Obludia is a fitting name for the game that it describes. Much like arcade classics such as Zaxxon, Sinistar, and Galaga, it’s a striking one word title that also belongs to an eventual end boss named Lord Obludia who can only be conquered by players who spend hours mastering the game’s controls. It’s the kind of title that makes me glad we don’t live in an age of quarter munching cabinets, as practice really makes perfect in this fantasy themed Smash TV-esque twin stick action game. Of course, the more recent release also means that the game trades in a retro art style for more Flash based graphics and chiptune music for a downright hokey soundscape. Still, what it lacks in presentation it makes up for gameplay, and Obludia should be on your radar if you ever spent an hour in a dimly lit room waggling a joystick.
This is an arcade game we’re talking about, so there isn’t much story to speak of. You play as a spelunker going through the square rooms of Lord Obludia’s dungeons, and you’re eventually joined by a canine companion once you purchase him from the shop. You are armed with a sword that you can swiftly swing around in a circle and various firearms and crossbows to unload on the ever-growing swarms of opposition. Eventually, the dungeon also fills with your standard assortment of fireball spitters, enemy spawning cocoons, and other various hazards to look out for. Later still, the standard dungeon backgrounds give way to more varied areas, including snowy encampments and futuristic alien spaceships featuring cameos by Krang monsters. The gameplay is very fast paced, and there is plenty of variety throughout the levels to keep you coming back for more.
Developer/Publisher: FobTi Interactive
Release Date: July 18th 2014
One thing that puts Obludia apart from its arcade brethren is its inclusion of a save system. You can only save progress at stores, but you can continue permanently from that spot once you purchase the floppy diskette that represents each checkpoint. This preserves the challenge while also allowing players to progress in a reasonable time frame, and keeps things optional just in case the player is one of those crazy people who play Diablo on Hardcore Mode. There is some randomization from playthrough to playthrough, but the bosses and new enemies tend to be introduced in a set pattern. However, even for people using save points to get through the levels, the challenge does ramp in an enjoyable manner, and it’s very satisfying to hit the next shop after fighting back hordes of zombies or skeletal creatures.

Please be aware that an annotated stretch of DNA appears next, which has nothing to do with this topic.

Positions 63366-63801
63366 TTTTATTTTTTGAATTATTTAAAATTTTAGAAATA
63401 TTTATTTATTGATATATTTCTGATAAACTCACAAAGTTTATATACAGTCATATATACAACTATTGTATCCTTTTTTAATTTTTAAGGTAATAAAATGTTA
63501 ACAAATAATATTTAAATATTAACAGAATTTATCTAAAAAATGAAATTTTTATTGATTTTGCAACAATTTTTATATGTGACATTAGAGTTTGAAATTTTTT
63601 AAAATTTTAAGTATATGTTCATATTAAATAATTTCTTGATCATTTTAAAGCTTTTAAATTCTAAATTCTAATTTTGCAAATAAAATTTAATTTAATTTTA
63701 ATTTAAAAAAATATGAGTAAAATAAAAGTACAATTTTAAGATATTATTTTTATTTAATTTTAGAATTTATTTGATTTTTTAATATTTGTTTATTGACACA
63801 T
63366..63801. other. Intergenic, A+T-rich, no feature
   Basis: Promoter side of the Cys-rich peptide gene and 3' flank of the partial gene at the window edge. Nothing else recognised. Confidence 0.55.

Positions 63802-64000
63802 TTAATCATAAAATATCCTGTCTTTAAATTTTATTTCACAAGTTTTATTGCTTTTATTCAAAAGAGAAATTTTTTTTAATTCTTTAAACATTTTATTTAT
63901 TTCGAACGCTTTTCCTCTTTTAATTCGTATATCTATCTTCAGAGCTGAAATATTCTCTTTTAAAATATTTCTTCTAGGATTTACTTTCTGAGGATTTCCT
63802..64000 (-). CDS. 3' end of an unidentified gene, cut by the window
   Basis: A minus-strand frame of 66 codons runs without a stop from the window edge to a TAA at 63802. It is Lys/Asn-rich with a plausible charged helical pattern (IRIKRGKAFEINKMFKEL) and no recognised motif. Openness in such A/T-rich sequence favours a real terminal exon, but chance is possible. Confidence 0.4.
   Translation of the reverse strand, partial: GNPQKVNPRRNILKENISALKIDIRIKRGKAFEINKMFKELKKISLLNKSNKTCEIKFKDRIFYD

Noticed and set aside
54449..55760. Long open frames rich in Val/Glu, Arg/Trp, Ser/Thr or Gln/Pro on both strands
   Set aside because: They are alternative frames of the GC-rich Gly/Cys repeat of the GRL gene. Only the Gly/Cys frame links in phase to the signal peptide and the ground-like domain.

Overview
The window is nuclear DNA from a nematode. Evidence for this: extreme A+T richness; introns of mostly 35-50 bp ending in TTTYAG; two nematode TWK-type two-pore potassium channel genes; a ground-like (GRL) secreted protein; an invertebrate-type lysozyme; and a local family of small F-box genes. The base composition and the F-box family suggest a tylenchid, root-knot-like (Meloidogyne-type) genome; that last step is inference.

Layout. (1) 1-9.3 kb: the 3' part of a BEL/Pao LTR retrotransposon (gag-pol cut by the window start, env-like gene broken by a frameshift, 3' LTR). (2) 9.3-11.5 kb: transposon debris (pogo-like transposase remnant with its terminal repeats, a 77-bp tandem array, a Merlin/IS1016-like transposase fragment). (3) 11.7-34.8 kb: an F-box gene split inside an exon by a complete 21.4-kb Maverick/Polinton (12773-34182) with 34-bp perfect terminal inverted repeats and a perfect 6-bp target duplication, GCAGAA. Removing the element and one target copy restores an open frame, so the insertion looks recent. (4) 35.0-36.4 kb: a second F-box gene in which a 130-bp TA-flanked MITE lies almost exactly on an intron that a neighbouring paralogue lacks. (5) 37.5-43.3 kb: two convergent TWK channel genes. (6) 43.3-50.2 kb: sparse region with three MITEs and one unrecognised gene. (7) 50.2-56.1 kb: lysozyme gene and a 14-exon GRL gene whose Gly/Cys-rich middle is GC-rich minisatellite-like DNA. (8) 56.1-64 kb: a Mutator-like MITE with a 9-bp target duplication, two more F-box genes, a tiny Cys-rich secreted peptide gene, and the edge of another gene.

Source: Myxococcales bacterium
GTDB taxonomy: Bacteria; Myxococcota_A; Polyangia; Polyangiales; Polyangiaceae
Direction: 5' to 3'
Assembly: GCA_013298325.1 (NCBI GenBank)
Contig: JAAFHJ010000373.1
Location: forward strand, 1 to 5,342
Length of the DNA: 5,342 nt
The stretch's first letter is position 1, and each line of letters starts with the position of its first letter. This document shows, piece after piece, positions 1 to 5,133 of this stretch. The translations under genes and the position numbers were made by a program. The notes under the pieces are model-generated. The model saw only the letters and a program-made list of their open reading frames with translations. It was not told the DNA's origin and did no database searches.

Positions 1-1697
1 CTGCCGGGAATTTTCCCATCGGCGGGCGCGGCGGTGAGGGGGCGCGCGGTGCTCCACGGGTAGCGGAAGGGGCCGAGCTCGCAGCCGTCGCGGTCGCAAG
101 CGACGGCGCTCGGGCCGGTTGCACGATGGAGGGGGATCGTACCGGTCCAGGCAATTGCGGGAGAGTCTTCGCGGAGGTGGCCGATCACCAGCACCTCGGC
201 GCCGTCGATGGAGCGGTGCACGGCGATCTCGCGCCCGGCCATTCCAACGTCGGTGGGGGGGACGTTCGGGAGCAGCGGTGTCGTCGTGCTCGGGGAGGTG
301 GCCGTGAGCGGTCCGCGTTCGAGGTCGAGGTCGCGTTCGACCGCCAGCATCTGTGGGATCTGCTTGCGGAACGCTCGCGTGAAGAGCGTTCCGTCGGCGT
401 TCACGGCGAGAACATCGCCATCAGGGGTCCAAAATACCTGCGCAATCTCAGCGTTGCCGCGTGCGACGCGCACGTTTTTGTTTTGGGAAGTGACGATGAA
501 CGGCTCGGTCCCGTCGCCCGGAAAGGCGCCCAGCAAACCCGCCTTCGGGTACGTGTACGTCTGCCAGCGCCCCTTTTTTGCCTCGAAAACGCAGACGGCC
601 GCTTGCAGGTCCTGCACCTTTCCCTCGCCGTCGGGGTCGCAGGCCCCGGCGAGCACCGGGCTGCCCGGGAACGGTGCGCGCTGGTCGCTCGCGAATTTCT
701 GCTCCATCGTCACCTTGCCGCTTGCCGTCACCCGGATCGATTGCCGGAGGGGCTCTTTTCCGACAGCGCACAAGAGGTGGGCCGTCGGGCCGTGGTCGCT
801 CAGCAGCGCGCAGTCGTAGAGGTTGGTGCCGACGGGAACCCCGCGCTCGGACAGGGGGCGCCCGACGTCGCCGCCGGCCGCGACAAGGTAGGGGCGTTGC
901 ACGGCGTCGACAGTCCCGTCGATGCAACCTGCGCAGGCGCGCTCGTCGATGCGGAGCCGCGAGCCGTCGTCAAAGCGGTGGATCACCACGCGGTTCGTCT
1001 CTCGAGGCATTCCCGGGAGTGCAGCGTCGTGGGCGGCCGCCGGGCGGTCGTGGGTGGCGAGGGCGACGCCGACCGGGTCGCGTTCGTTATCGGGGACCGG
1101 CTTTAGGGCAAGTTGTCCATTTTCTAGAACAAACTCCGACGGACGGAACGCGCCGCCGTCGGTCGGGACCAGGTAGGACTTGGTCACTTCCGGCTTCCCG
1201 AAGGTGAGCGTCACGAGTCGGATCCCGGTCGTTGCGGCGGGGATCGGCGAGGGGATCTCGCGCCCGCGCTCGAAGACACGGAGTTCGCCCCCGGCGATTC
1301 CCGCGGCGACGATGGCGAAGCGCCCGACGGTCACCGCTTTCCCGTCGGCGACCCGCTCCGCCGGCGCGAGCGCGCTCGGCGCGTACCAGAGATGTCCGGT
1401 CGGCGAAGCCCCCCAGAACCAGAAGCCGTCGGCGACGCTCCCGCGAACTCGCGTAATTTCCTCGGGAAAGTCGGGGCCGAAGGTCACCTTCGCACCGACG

I’m not sure exactly how to properly describe Obludia‘s overall presentation. The characters have a certain look to them, with bulging eyes and a papercraft level of movement. The soundtrack is filled with halfway decent tunes mixed with sound effects that could have come from a cheap Halloween sound effects CD that I bought from an Eckard pharmacy ten years ago. The gameplay has a bit of loveable jank to it, with a shopkeeper that doesn’t mind you destroying his wares and walls to the side of the arenas that double as boost pads that jettison you to the bottom of the stage. It makes a horrible first impression, but all its quirks eventually won me over and strung me along until I reached the game’s inner depth. It all reminded me of stumbling onto an arcade cabinet that I’ve never heard of before and dedicating a wad of singles to it in hopes that I would learn all its secrets.
Obludia is simplistic in its ambitions, but it achieves the goals it sets out for itself well. It seems a shame that there is only a PC version out now, as this is the type of title I’d like to take with me on the 3DS or Vita. It’s quick, pick up and play score attack gameplay with enough charm to get you through until you die. It’s definitely not perfect, but the small budget for the title clearly went towards adding more gameplay variety, which makes all the difference in an arcade title. It joins retro wannabes like Castle Crashers, Double Dragon Neon and the output of Puppy Games in the virtual arcades of today. Stripped of that fancy cabinet art and competing with big budget extravaganzas, they stand no chance in the eyes of the general public. But if you’re like me, and you miss the dank and cavernous dens lit only by CRT monitors and enhanced by the smell of greasy food, then releases like Obludia are definitely games to watch out for.